Excerpts below are from a New York Times article on how the Navy and Coast Guard are grappling with the current and future consequences of Climate Change. While some politicians, particularly our own 1st District Representative, Dan Benishek, continue to call Climate Change “Bad Science”, Coast Guard Commanders, with their Bridge’s-eye view to the phenomenon, know better: “Climate Change is upon us”, says Rear Admiral Gene Brooks, of the 17th Coast Guard District. “Arctic sea ice is leaving earlier and coming later”…
Climate change will pose major new hurdles for U.S. naval forces, forcing the military to grapple with an emerging Arctic frontier, increasing demand for humanitarian aid and creating rising seas that could threaten low-lying bases, the National Academy of Sciences said yesterday.
“Even the most moderate current trends in climate, if continued, will present new national security challenges for the U.S. Navy, Marine Corps and Coast Guard,” concludes a new academy report. “While the timing, degree and consequence of future climate change impacts remain uncertain, many changes are already underway in regions around the world … and call for action by U.S. naval leadership in response.”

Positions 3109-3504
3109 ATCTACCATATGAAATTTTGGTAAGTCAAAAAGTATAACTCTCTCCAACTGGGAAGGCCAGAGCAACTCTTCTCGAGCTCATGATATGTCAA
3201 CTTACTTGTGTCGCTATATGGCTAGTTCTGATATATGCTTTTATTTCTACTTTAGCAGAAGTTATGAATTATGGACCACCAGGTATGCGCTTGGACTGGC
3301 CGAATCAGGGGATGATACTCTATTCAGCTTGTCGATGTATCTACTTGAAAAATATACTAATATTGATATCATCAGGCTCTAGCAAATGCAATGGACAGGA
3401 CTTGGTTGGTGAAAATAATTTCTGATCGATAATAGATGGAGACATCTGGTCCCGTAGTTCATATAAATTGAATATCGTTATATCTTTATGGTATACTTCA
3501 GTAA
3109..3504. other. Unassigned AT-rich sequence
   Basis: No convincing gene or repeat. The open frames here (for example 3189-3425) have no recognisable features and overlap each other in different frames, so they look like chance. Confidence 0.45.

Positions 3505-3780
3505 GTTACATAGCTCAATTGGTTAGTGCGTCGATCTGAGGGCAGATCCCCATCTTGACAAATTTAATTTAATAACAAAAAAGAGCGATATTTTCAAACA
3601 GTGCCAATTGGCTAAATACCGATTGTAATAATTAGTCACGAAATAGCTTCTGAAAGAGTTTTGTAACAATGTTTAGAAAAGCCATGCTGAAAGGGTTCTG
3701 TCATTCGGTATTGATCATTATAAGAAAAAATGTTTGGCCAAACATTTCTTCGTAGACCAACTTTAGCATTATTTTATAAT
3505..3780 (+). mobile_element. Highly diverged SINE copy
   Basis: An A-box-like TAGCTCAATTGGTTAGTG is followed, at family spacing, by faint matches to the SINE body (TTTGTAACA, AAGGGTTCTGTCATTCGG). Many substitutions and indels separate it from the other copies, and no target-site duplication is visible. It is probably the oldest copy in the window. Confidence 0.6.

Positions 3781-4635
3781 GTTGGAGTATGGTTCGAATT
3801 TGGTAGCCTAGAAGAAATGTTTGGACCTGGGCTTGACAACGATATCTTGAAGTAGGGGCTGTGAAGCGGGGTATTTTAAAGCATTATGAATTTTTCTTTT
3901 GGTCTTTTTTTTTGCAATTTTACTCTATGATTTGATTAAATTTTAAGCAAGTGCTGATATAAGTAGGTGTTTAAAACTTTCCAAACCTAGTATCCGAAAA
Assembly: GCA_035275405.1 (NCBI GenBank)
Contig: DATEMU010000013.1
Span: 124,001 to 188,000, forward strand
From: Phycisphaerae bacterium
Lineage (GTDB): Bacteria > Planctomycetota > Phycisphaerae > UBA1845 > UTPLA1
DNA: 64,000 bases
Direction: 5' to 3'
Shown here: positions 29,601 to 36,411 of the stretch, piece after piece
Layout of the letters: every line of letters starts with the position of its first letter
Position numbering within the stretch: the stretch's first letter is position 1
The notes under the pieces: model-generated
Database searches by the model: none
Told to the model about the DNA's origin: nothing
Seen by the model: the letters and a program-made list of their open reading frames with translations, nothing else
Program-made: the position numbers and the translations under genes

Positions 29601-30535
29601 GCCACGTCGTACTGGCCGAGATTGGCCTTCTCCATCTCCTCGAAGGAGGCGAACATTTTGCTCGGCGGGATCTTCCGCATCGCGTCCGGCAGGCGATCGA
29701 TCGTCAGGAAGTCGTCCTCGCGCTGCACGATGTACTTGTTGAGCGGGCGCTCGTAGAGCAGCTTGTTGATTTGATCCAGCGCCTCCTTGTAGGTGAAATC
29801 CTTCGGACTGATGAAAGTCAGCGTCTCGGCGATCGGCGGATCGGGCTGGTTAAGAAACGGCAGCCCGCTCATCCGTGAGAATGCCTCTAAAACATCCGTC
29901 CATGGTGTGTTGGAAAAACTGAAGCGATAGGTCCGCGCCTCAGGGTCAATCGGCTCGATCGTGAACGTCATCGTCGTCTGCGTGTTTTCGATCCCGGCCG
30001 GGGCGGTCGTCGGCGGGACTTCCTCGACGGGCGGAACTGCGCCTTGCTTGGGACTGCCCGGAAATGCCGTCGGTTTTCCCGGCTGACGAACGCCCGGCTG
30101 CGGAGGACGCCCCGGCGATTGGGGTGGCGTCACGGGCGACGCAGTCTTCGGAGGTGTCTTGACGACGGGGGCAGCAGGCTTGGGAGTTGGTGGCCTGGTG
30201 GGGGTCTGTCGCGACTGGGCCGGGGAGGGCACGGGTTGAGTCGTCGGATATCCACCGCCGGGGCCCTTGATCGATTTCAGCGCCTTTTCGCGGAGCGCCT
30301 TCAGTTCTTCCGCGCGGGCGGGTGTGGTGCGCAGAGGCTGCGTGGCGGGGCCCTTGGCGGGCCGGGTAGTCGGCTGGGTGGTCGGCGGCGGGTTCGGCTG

The analysis, conducted at the Navy’s request, echoes similar reports authored by the Defense Department, the intelligence community and the Navy’s own Task Force Climate Change.
Much of its focus is on the far north, where rising temperatures are decreasing the portion of the oil- and gas- rich Arctic Ocean that is covered by sea ice. By 2030, ice-free periods during late summer could be long enough to create new sea lanes through the polar region, the new report says.
Handling the expected crush of shipping and tourist traffic, along with increased oil and gas exploration and military activity by other nations, will require U.S. naval forces to transform their fleets, from officer training to the mix of ships they employ.